Why we need to deal with substance abuse, mental health, family violence and multigenerational trauma to prevent child abuse and neglect.

By Monica Faulkner

Monica Faulkner during the 2016 Tour of Texas
Monica Faulkner during the 2016 Tour of Texas

Our research team at the Texas Institute for Child & Family Wellbeing is gearing up for what I like to call our “Tour of Texas.”  We have the privilege of traveling to communities across our state to evaluate the implementation and effectiveness of child maltreatment prevention programs funded through the Department of Family and Protective Services. Last year we talked to 52 parents, 132 community members and 116 agency staff.

I primarily conducted interviews with Spanish-speaking parents. I have been a social worker for about 15 years now, and I rarely find myself taken aback, but I walked away from these interviews amazed. I was not surprised about the issues communities were facing with substance use, mental health, family violence or intergenerational trauma; I was pleasantly surprised by the similarities I saw across families regarding their strengths.

From Laredo to Longview, I sat with parents who had a deep love for their children and a desire to be the best parent they could be. When I would ask parents what they liked about the programs they were involved in, they would start by telling me how they now understand how to talk to their child and how to address their child’s behaviors effectively. Parents and grandparents who already raised multiple children reported that they learned things about child development and strategies that they wish they had known many years ago.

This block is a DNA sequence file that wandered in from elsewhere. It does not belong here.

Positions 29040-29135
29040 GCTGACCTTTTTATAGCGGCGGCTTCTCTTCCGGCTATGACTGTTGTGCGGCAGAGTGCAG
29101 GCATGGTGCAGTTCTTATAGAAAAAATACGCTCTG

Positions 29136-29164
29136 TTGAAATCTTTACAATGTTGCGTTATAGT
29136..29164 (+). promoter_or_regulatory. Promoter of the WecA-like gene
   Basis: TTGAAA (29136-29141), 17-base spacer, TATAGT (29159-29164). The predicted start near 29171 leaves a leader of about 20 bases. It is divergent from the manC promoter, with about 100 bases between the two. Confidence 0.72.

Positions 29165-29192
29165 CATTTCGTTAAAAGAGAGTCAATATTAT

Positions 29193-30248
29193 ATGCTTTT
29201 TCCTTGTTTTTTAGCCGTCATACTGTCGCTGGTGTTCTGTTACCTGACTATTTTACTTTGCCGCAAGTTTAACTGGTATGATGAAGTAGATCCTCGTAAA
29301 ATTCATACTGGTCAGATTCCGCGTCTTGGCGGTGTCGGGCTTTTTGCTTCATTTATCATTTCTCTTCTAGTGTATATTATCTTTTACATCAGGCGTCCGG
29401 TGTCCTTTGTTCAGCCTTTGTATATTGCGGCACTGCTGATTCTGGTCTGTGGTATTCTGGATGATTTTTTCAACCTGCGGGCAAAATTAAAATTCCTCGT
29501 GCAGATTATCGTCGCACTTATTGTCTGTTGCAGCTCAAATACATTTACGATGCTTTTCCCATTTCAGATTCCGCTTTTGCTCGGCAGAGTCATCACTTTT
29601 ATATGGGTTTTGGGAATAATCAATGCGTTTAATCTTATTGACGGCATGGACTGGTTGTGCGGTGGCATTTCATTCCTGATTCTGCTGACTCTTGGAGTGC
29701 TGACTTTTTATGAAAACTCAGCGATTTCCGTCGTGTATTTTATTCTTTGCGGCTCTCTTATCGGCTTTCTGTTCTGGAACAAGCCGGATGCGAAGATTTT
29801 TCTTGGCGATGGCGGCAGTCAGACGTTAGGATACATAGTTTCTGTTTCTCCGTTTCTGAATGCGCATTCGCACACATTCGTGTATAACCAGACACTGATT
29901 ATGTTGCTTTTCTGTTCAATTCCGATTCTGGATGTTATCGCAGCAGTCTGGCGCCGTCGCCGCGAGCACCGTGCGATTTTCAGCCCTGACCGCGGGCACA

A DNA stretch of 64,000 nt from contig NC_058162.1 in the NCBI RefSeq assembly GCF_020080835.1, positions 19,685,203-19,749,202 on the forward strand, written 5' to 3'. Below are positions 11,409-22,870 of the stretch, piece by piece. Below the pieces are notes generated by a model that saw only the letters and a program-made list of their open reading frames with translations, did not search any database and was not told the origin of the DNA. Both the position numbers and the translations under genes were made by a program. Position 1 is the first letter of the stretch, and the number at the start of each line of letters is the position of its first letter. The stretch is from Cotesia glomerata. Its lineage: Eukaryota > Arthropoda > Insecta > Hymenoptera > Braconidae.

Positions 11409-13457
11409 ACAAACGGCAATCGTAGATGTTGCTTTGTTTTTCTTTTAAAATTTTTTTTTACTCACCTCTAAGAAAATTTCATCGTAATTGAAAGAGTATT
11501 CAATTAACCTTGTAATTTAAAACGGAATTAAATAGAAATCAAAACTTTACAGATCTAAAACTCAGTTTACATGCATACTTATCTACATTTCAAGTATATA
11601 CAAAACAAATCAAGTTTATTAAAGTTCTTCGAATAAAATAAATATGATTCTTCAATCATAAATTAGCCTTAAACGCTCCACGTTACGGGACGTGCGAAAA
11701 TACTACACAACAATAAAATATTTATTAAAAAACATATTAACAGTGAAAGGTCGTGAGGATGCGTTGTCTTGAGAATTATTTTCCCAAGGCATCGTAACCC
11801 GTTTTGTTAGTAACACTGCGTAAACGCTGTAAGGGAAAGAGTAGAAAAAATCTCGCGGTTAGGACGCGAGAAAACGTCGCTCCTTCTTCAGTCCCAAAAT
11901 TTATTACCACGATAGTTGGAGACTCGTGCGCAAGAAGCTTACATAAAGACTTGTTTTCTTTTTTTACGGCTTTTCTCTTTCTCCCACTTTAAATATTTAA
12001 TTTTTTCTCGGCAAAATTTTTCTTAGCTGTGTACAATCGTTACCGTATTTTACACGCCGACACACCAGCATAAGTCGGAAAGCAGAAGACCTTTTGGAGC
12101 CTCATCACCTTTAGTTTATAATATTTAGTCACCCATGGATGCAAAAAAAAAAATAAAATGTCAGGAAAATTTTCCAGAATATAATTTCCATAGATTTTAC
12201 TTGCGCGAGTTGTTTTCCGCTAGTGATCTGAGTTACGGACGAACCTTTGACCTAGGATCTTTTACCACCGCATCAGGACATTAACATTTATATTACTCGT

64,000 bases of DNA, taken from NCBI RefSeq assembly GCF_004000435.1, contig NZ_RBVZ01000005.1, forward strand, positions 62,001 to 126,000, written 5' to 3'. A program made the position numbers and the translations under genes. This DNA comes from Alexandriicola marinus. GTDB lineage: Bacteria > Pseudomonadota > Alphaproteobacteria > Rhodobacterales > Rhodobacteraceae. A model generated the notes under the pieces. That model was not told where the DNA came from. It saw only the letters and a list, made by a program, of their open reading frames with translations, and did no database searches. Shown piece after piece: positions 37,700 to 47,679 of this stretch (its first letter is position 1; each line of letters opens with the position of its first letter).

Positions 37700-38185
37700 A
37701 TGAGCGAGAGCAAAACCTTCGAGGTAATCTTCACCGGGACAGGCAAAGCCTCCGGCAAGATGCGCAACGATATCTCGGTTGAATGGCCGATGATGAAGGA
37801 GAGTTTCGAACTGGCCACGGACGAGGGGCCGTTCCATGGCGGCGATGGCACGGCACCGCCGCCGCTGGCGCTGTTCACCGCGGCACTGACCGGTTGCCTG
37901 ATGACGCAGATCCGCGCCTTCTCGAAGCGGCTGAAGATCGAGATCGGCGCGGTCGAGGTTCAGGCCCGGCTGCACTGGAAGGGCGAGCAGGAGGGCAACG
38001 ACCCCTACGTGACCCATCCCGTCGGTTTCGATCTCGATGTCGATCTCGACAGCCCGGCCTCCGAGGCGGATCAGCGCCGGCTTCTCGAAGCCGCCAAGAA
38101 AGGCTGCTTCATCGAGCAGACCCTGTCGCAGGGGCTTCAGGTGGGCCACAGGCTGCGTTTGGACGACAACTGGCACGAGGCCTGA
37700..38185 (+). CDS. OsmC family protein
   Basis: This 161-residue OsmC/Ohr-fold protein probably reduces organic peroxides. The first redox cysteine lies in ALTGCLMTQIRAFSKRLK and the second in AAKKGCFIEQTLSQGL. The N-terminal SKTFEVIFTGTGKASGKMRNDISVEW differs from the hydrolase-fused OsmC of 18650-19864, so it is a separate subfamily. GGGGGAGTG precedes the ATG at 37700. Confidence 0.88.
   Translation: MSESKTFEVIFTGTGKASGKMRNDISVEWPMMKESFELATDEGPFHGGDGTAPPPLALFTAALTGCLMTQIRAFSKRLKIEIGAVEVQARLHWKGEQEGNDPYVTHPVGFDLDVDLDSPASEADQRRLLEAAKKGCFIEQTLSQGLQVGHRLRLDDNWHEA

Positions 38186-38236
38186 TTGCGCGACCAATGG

At the time I was conducting these interviews, I was in the midst of potty training my somewhat stubborn second child. The struggles that these parents relayed were similar to my own in the sense that parenting is tough and we all need a little help. Regardless of where you live in our state, country, and world, parenting is beautiful chaos.

The Big FourWithin that beautiful chaos, some people will struggle more than others. When I asked community members, parents, and staff: “What drives child maltreatment in this area?” The top response was substance use and lack of treatment. They would then tell me about mental health issues, family violence and parents who just seemed to have an overwhelming number of risk factors. Sadly, most communities lack enough services to meet the needs of those parents.

To prevent child maltreatment, we have to do two things. First, we have to build on strengths.  Every family has some unique strength that we can build on. Next, we have to address what I call “The Big Four”: substance use, mental health, family violence and the parent’s own history of being maltreated, or multigenerational trauma.

In my opinion, every parent can benefit from parenting classes that give us new information and strategies as our children grow. However, to truly prevent child maltreatment, we have to offer more than parenting skills. We have to help parents by providing non-punitive supports to deal with the Big Four, we have to provide universal screening so we catch all parents who might need help, we have to allow parents to be in treatment and keep their children with them, and most importantly, we have to change our social norms. We have a tendency to judge parents and push them into isolation with their problems. As a society, we need to normalize the beautiful chaos of parenting and lend a hand to each other.